Why Accessibility in your Publishing Workflow Matters Right Now
As a strategic partner providing business technology consulting, Ribbonfish is often asked to focus on systems integration, streamlining and improving workflow for teams. As a result, we follow the latest discussions around accessibility with great interest.
“The requirement to make content accessible has grown from a low murmur to a loud roar over the past three years. The Marrakesh Treaty, now ratified by 31 countries, came into force on the 30th of September 2016, and the EU required all member states to implement legislation supporting the Treaty by 11 October, 2018. This regulation adds to the existing US Section 508 and No Child Left Behind Act. To this legislative drive can be added the commercial imperative of U.S. higher ed course adoption requirements, of the near ubiquity of assistive technology and a greater cultural awareness of the cost of exclusion, summed up by Tim Cook’s statement: ‘accessibility rights are human rights’. Where recently making content accessible was tactical – an addressing of immediate needs, it has now become a strategic necessity.” (Read the full article via BookBrunch – subscription required.)
In this guest post Mark provides an update on the business imperatives driving accessibility, why you cannot afford to ignore it, and practical steps you can take. His conclusion? It is good business sense to improve publishing workflow accessibility.
“In addition to the US laws cited above, the UK will require any organisation with publicly available content to make it accessible by September of this year. So, there are now international legal requirements alongside the moral case for providing fully accessible content. However, the scale of work and cost involved in updating all products has led to inertia or slowed progress. Nonetheless, as different countries take a more litigious and/or enforcement route to making content producers compliant, the risk for publishers to backlist revenues in particular has become starker: publishers need to establish what accessible content actually means, and how that can be delivered whilst protecting revenues?
When translated into plain English accessibility compliance means all the content in a document should be labelled for easy consumption by any read aloud software. Since 2016 codeMantra has been providing document accessibility solutions to corporations, NGOs and governments using our proprietary machine learning-based remediation algorithm and comprehensive cloud-based technology validation.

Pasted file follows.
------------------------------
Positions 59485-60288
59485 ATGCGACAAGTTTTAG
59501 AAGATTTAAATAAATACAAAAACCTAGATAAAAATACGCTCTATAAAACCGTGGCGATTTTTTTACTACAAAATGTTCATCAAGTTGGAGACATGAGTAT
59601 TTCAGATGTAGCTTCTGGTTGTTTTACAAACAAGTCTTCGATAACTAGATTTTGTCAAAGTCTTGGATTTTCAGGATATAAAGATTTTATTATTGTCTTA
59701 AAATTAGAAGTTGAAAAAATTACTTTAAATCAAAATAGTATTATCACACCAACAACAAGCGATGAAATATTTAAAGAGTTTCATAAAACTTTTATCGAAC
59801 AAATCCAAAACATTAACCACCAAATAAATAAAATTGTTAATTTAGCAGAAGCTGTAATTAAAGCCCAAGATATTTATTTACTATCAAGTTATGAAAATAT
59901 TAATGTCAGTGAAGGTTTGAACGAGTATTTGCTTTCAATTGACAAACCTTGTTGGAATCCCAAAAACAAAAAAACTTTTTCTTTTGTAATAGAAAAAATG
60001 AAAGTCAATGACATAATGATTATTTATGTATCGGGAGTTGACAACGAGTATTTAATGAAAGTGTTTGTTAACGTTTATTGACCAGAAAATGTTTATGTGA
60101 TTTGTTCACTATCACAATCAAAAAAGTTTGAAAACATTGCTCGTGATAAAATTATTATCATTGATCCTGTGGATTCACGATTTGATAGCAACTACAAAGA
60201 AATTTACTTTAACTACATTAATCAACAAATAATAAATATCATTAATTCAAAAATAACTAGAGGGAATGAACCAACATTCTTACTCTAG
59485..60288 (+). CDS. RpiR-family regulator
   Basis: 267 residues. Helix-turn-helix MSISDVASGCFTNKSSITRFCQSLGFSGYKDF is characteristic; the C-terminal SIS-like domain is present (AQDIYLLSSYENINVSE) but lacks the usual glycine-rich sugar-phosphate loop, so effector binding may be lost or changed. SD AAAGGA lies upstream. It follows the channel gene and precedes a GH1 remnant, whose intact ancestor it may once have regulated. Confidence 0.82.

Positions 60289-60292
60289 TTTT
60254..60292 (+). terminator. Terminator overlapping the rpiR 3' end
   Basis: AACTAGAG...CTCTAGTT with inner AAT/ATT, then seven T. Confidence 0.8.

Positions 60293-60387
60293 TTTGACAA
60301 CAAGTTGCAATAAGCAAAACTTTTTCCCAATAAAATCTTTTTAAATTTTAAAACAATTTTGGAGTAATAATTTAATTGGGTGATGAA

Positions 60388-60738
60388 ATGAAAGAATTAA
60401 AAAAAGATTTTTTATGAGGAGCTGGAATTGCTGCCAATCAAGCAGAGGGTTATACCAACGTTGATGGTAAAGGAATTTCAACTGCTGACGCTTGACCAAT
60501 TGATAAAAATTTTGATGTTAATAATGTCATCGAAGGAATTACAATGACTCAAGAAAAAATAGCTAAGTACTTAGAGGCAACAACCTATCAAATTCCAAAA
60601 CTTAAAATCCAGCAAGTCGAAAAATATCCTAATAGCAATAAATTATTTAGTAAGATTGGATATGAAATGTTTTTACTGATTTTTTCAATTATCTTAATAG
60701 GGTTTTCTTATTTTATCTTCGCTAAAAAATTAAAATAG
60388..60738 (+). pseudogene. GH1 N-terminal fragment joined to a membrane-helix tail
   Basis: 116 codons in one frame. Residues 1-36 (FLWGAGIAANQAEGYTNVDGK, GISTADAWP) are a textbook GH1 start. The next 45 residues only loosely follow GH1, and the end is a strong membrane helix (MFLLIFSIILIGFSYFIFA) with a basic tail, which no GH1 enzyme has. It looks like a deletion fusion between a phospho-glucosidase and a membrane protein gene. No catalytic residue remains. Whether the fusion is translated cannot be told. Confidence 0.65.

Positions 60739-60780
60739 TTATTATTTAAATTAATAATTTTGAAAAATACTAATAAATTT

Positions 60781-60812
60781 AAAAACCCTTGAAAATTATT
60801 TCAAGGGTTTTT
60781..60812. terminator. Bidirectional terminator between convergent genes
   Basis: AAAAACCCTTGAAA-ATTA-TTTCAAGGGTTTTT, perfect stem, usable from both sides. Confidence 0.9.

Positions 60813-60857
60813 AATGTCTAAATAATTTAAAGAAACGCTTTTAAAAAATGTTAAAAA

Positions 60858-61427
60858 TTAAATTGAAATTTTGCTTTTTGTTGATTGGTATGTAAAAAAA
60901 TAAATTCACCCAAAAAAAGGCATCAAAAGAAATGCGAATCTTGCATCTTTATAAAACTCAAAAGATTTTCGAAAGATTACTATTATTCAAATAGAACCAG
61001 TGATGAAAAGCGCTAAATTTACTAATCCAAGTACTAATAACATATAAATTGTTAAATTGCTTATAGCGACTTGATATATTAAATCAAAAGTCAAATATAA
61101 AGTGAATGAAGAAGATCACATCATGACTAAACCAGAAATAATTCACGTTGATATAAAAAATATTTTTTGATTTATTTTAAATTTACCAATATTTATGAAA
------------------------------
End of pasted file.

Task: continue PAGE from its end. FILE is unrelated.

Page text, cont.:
But before you embark on systems development, there are certain steps you can take to identify where you are so you can take a proactive approach to complying with the relevant legal frameworks.
In terms of content, you should ensure that:
- All headings, subheadings and paragraphs should be marked
- All images should have a description
- All tables should have clear spans of individual rows and columns
Stepping away from your own perspective and into that of accessible content users is a powerful way to transform internal thinking. For example, visual cues offer many advantages that we take for granted. Images can provide context and their position on a page can show relationships between ideas. The reading order is key and document sections can break up concepts or provide pace. Think about how this will translate to machine-read services. What does a non-compliant document look like? It won’t have image descriptions or active hyperlinks. There is no document hierarchy or navigation capability. A compliant document will have all of these elements.
For the reasons cited above, if you’re an educational publisher, a member organisation with online CPD or another kind of online course provider you need to act now.
But before you embark on a scaled project how can you assess the scale of the work you need to do to be compliant? Start by understanding your priorities and needs and complete an accessibility audit.
These ten questions are what I ask clients to consider:
- How many documents or pages do you have?
- What format are they in? (e.g. PDFs, web page, etc)
- How are they structured at the moment?
- Check alt text: who writes it and where to insert?
- What are your image descriptions like – if you have them?
- What challenges will this throw up for machine reading software and accessible content users?
- What’s your budget for addressing the required changes?
- Assess your front and back list. Which areas or types of file do you want to prioritise?
- Which are the files that need remediating?
- What is a realistic timeline for the work?
Our typical digitisation accessibility compliance workflow comprises five stages:
- Ingest content (large document transfers, integrate to document systems, organise and secure on the platform, set up consistent and organised workflows)
- Suggest amendments (including headings, paragraphs, images, captions, lists and tables)
- Human quality assurance stage
- Alt-text written
- Validation process (including reporting, summary information and WCAG2.1 & PDF/UA standard compliance)
It is inevitable that tough decisions will need to be made on which content is prioritised. If you have already established an efficient, accessible front list workflow you’re doing well. Finding commercially viable remediation processes for back list will be key to protecting revenues for product which, if not compliant, may find itself cut-off from major markets.”
Mark McCallum is Business Development Director at codeMantra. Experts in document process automation since 2004, they have built accessibility expertise since 2016 and now process over 10 million pages with over 500k pages focused on accessibility compliance. Follow Mark on LinkedIn or contact him if you’d like to discuss how to improve document accessibility.
To find out more about how Ribbonfish can help support you with improving your business technology systems, read our success stories